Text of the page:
Halo 2 and Halo 3 modding tools have come to Steam

Halo: The Master Chief Collection Season 8 has landed, and with it comes the launch of modding tools for Halo 2 and Halo 3. Developer 343 Industries has unveiled the new tools that have just come to Steam for the two classic FPS games, some of which might be familiar to those who have modded Halo games before, while one “entirely new”, advanced-level program is designed to “make modding Halo even easier”.

This news comes from a Steam blog post, in which the studio offers a pretty in-depth outline of the brand-new modding tools now available for the MCC’s Halo 2 and 3, as well as an update that’s just rolled out for the Halo: Combat Evolved tools. You can either download these as their own standalone DLC packs on Steam or install them via the games in your Steam library. Within the toolkit, you’ll find several programs that are accessible to all players: Guerilla, Sapien, Tool, and Standalone, though there are a few additional bits and pieces, too.

The first of these, Guerilla, is for editing the values of game content – that is, the files collectively known as “tags”, which are for AI, bipeds, textures (AKA bitmaps), and so on. This bit of the toolkit lets you “update and alter” these aspects.

Sapien acts as a world or level editor for the games. “Internally, levels are referred to as ‘scenarios’,” the studio explains. “This program allows you to populate data related to the level itself including things such as weapon placement, AI squads, and more.”

Tool – yes, it’s called that – is a nifty bit of kit that lets you fold in “very specific changes”, with the developer referring to it as a “command-line-only Swiss Army knife” style tool. You can use Tool to perform all the tasks you need to in the way of importing source content in to the games’ tag files and building map files, with the latter being known as ‘cache files’. You can make all these adjustments with this part of the modding toolkit, 343 says.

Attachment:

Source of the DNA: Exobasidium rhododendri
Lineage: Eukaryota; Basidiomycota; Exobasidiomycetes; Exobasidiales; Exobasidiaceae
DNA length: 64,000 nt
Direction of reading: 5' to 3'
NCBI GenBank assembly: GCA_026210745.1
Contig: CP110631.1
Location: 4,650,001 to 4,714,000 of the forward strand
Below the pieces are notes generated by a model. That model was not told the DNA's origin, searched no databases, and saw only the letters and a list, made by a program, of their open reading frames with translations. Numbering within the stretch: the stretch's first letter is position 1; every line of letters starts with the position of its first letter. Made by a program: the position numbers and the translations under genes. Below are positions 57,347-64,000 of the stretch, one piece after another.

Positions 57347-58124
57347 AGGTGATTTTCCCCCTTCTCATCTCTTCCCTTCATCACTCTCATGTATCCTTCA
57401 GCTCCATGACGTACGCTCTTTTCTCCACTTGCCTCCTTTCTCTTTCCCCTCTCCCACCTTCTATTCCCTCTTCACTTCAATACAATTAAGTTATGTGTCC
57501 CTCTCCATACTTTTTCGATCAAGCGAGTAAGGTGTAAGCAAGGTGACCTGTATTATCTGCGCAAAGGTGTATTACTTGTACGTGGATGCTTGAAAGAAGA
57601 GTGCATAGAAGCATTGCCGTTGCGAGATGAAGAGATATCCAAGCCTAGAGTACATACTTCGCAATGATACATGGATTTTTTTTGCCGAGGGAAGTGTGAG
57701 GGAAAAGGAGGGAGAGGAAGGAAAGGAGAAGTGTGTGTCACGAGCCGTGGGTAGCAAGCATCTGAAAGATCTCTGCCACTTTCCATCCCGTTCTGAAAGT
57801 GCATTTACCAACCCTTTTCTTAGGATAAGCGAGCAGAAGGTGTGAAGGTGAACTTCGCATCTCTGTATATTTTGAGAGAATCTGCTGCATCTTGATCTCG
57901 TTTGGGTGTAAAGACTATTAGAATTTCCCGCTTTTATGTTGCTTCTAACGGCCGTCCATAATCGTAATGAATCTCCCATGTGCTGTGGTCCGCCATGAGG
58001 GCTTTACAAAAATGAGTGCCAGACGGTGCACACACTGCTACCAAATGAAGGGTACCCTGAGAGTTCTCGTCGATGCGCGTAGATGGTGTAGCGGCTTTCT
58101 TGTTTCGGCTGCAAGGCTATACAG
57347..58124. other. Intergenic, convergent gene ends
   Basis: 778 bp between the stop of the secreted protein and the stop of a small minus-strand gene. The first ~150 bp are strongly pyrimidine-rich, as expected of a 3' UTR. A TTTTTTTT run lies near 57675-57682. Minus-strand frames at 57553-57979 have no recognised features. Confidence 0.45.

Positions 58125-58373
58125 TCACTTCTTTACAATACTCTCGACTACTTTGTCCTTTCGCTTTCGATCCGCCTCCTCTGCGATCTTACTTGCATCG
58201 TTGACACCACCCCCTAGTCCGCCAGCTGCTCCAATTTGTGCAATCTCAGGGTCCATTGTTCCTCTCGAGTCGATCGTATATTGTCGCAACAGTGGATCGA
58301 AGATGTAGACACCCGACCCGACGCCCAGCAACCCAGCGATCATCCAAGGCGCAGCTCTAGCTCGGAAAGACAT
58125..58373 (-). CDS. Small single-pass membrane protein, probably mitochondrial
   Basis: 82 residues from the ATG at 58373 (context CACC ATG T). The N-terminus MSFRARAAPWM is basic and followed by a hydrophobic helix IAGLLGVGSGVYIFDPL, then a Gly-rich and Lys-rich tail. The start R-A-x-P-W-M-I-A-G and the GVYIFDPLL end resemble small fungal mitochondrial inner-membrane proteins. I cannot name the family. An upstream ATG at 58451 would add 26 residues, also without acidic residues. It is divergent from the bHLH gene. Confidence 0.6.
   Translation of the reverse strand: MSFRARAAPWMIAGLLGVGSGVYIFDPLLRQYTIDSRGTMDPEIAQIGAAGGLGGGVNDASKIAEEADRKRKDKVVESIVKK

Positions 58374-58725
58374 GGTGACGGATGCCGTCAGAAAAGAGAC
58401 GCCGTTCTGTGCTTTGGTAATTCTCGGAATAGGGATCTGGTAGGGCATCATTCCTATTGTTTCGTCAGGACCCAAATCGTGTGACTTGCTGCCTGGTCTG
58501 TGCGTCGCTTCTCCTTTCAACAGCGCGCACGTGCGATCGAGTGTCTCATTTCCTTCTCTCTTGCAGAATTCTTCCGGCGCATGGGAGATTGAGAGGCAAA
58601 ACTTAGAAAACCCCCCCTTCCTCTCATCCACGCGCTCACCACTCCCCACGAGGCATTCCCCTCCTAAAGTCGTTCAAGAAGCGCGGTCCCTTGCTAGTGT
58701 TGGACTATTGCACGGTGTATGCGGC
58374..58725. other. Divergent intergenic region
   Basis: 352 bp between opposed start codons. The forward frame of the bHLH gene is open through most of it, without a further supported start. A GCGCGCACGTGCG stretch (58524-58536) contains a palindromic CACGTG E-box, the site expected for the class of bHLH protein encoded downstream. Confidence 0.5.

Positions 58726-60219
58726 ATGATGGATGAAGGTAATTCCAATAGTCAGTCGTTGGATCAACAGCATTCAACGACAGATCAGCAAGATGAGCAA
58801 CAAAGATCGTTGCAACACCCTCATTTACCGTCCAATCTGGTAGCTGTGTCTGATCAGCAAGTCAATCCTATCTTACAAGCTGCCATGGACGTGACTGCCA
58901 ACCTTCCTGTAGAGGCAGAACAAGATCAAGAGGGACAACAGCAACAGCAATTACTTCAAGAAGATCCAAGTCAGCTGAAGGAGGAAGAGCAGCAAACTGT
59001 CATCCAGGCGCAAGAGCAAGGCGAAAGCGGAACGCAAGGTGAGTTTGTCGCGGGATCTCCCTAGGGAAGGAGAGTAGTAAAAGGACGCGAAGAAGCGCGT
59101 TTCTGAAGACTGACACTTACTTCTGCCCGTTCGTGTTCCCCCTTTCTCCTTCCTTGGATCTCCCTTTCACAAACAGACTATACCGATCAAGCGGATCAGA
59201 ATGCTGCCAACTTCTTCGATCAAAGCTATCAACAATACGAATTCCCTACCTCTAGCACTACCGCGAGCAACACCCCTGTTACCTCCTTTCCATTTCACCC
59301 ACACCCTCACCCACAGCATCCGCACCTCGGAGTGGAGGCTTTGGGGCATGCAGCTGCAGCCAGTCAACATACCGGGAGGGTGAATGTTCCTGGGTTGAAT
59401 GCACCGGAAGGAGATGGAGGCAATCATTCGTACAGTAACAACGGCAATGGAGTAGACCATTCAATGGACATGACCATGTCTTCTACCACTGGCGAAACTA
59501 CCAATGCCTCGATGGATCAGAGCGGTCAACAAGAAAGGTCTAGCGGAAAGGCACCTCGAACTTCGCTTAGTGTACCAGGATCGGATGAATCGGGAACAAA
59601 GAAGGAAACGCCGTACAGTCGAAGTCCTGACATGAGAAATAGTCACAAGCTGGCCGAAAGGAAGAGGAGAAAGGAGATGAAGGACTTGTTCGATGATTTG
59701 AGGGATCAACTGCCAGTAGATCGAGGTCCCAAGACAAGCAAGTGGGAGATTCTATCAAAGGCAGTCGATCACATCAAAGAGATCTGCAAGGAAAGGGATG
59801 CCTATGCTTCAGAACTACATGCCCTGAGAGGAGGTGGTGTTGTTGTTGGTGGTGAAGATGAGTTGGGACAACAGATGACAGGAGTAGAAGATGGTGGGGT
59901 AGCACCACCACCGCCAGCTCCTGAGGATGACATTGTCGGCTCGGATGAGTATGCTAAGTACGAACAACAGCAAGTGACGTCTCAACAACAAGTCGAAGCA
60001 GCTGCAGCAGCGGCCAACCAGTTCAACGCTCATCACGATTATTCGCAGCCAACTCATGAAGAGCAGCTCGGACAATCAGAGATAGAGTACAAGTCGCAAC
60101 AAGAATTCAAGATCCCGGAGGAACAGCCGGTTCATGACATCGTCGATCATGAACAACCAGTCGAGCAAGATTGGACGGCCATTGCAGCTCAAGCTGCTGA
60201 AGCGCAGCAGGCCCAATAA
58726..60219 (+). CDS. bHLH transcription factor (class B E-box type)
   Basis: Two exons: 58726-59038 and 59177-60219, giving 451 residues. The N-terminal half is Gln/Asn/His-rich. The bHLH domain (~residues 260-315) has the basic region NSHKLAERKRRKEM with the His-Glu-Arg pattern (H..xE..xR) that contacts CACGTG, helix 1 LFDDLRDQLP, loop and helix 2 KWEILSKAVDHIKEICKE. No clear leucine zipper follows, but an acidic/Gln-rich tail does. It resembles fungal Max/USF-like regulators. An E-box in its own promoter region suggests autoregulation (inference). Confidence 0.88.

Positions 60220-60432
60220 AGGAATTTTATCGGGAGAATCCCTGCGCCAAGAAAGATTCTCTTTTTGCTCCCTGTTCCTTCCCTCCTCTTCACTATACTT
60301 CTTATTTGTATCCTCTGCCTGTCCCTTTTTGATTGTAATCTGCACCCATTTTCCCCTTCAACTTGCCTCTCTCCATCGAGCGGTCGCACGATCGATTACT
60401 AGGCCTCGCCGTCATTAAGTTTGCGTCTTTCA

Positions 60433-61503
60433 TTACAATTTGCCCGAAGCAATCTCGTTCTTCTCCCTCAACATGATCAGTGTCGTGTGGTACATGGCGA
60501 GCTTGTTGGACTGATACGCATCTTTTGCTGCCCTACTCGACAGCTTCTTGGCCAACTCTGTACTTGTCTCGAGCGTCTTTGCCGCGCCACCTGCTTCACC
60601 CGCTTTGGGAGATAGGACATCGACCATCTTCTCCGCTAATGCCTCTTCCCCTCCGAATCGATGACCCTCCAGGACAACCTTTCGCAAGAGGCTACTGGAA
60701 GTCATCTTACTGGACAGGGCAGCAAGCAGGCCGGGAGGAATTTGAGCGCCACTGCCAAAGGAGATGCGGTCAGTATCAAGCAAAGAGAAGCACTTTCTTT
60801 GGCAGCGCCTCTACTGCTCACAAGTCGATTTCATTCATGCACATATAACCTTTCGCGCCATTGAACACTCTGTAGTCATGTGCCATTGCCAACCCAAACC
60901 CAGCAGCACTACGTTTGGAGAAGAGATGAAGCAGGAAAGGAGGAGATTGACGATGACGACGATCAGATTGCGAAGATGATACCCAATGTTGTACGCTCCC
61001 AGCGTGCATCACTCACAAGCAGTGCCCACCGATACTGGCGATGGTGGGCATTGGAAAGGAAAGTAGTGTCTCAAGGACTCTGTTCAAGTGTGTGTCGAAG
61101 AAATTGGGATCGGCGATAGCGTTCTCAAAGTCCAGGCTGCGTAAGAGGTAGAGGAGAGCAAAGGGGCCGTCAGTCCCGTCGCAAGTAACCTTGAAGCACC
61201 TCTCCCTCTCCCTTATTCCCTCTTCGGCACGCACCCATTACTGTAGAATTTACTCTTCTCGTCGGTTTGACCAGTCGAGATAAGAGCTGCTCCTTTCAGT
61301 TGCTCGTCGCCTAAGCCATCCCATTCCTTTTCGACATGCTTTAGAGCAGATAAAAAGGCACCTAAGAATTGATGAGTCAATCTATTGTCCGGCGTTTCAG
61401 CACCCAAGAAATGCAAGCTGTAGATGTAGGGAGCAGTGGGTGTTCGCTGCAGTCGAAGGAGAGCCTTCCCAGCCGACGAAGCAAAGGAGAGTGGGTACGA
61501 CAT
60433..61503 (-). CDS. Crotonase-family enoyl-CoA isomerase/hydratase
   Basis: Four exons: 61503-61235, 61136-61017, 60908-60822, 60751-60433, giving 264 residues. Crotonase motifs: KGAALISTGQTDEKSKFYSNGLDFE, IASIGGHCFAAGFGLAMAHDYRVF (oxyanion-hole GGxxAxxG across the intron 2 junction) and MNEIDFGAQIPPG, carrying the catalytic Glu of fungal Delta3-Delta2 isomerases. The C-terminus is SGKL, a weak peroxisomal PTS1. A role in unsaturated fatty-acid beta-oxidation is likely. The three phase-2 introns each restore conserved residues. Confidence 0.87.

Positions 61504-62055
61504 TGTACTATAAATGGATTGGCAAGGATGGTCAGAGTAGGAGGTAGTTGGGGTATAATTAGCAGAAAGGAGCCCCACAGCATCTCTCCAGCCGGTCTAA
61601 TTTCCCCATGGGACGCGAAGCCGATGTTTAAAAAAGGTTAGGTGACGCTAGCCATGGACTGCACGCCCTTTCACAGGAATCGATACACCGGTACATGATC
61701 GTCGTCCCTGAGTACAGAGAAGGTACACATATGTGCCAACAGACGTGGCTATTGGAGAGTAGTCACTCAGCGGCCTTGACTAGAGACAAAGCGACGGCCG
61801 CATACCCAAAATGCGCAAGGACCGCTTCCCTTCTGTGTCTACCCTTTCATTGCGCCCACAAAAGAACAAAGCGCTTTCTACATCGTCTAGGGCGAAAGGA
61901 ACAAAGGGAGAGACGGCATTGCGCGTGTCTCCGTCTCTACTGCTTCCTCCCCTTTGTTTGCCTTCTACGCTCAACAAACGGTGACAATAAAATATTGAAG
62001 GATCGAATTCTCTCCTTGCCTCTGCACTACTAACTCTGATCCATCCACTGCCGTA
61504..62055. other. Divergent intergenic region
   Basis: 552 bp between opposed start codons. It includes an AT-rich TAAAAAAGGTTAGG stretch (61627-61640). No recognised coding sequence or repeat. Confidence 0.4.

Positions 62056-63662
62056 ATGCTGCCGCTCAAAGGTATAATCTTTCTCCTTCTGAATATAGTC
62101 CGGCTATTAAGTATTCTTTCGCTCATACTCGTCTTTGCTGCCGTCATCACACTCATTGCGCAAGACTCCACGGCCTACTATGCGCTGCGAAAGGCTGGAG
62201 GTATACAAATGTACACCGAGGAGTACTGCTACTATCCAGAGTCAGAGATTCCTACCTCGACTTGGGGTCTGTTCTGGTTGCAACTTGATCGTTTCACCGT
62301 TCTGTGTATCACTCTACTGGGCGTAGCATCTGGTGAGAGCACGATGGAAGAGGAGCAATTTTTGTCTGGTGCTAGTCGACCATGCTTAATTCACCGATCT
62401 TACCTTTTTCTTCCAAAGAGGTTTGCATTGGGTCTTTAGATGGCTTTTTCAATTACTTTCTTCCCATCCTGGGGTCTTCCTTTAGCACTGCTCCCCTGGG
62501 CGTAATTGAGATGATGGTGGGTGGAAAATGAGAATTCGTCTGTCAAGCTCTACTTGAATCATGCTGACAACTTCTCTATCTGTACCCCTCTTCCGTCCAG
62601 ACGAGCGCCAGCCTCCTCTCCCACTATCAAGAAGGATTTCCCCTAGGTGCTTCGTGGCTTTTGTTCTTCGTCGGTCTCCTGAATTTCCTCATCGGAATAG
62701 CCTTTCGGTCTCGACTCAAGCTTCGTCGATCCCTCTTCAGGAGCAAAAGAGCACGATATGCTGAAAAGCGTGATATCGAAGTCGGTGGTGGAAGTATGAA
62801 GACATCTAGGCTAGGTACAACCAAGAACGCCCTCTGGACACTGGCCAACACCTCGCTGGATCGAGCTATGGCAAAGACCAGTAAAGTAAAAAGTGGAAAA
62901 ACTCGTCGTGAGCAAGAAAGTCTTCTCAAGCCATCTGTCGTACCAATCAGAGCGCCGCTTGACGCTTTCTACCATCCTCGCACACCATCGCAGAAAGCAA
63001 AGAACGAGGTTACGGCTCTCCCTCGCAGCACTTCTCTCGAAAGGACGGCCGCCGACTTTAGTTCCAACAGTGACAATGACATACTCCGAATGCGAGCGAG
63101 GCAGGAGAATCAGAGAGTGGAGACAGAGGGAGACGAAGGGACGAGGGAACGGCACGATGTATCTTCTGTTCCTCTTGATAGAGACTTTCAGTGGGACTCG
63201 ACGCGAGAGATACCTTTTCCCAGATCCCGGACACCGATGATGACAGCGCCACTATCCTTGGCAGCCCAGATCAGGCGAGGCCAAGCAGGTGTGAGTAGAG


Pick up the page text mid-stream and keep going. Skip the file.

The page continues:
Standalone is the new program the studio’s created for the modding tools launch, and it’s essentially a “development build of the game itself” – so, there’s a whole lot of potential for creation with it. This part of the toolset runs directly off tag files rather than the cache type, and is primarily aimed at improving iteration times for those building and modding stuff. As you’d expect, this is really aimed at advanced modding and only for non-multiplayer development. “You can’t use it to test multiplayer levels with others and it won’t even load multiplayer levels at this moment,” the blog post says. “You could load multiplayer levels as campaign levels, but it may or may not help you in your endeavours for it.”

343 also explains that those aiming to use Standalone shouldn’t expect “all the bells and whistles” – it’s more of a “what you see is what you get sort of tool”.

It’s worth noting, as the developer explains, that for Halo 2 and Halo 3, you’ll need to own a license to the base game on Steam to be able to access to the tools, though the the Halo: CE modding tools are available to anyone, regardless of which games in the MCC you own. If you’re keen to dive in and give them a whirl, head to the Steam post linked above for the full rundown of details on how to get them running, and all the extra info you should know before getting started.

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